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Elwood Haynes had his start in the automobile business in 1893 when he purchased a Sintz marine engine, which he intended to install in a horse buggy. Lacking the necessary machinery to make the transmission and other mechanical parts he approached the Apperson Brothers machine shop and by July 4th 1894 drove his car down the streets of his hometown of Kokomo Indiana. Haynes and Apperson began building cars in 1898.

Haynes was fond of telling people that he built “the first car in America” a story he told for years. But the Duryea Brothers are credited with being the first to build a production vehicle in 1893.  Haynes is credited with inventing stainless steel and the thermostat.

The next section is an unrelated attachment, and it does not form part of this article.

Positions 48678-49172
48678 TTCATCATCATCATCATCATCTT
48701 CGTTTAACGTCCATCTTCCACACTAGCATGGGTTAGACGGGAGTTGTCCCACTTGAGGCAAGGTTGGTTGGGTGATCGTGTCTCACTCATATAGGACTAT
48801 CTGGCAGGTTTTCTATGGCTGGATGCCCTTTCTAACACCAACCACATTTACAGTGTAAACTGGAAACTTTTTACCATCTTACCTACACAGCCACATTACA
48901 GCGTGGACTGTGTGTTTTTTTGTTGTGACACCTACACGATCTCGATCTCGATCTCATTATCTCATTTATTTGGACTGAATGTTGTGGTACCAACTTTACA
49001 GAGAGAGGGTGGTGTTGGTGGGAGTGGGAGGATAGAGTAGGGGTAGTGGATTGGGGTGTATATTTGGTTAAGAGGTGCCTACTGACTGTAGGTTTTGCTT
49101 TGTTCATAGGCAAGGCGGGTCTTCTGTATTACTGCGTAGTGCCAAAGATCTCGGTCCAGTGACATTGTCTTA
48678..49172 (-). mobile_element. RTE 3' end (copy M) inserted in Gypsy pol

This 1917 model 37 Light Six roadster features a unique body, having two doors and what appear as very early bucket seats for the front passengers and a passageway to the back seat. Haynes moved the gearshift forward in 1916 to allow this unusual seating arrangement.

Powered by an in-line six cylinder engine of 288 cubic inches, this car had a top speed of 60 mph. The company produced cars from their Kokomo factory until 1924, when creditors petitioned the US federal court to declare Haynes bankrupt. Elwood Haynes died in April of 1925, and the hope of saving the company died with him.